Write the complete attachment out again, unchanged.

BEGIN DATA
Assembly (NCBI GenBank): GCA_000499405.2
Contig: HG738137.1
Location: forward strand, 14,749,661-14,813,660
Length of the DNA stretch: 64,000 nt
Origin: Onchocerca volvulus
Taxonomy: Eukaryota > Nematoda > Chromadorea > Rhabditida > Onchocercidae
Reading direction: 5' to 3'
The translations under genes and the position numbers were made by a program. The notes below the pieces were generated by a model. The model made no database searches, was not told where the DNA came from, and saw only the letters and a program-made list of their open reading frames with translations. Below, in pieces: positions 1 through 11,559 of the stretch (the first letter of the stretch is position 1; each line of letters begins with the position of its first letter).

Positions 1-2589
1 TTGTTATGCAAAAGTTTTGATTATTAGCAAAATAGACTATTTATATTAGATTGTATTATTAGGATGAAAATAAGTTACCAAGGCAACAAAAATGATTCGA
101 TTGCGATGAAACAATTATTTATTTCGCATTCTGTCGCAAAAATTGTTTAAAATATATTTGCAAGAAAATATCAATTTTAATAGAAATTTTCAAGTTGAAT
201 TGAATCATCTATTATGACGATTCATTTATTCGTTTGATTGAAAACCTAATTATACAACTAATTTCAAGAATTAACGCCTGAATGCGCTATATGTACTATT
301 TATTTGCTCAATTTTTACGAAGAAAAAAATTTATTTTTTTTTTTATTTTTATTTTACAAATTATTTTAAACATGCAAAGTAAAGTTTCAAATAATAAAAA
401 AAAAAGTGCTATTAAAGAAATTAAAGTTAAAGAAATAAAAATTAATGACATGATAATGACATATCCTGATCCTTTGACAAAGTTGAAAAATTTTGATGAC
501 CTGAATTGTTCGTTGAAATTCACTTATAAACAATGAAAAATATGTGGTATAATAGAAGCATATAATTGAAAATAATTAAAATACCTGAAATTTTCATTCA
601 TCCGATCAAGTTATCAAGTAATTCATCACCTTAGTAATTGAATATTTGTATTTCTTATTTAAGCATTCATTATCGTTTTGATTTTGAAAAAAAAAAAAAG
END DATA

Assembly (NCBI GenBank): GCA_000499405.2
Contig: HG738137.1
Location: forward strand, 14,749,661-14,813,660
Length of the DNA stretch: 64,000 nt
Origin: Onchocerca volvulus
Taxonomy: Eukaryota > Nematoda > Chromadorea > Rhabditida > Onchocercidae
Reading direction: 5' to 3'
The translations under genes and the position numbers were made by a program. The notes below the pieces were generated by a model. The model made no database searches, was not told where the DNA came from, and saw only the letters and a program-made list of their open reading frames with translations. Below, in pieces: positions 1 through 11,559 of the stretch (the first letter of the stretch is position 1; each line of letters begins with the position of its first letter).

Positions 1-2589
1 TTGTTATGCAAAAGTTTTGATTATTAGCAAAATAGACTATTTATATTAGATTGTATTATTAGGATGAAAATAAGTTACCAAGGCAACAAAAATGATTCGA
101 TTGCGATGAAACAATTATTTATTTCGCATTCTGTCGCAAAAATTGTTTAAAATATATTTGCAAGAAAATATCAATTTTAATAGAAATTTTCAAGTTGAAT
201 TGAATCATCTATTATGACGATTCATTTATTCGTTTGATTGAAAACCTAATTATACAACTAATTTCAAGAATTAACGCCTGAATGCGCTATATGTACTATT
301 TATTTGCTCAATTTTTACGAAGAAAAAAATTTATTTTTTTTTTTATTTTTATTTTACAAATTATTTTAAACATGCAAAGTAAAGTTTCAAATAATAAAAA
401 AAAAAGTGCTATTAAAGAAATTAAAGTTAAAGAAATAAAAATTAATGACATGATAATGACATATCCTGATCCTTTGACAAAGTTGAAAAATTTTGATGAC
501 CTGAATTGTTCGTTGAAATTCACTTATAAACAATGAAAAATATGTGGTATAATAGAAGCATATAATTGAAAATAATTAAAATACCTGAAATTTTCATTCA
601 TCCGATCAAGTTATCAAGTAATTCATCACCTTAGTAATTGAATATTTGTATTTCTTATTTAAGCATTCATTATCGTTTTGATTTTGAAAAAAAAAAAAAG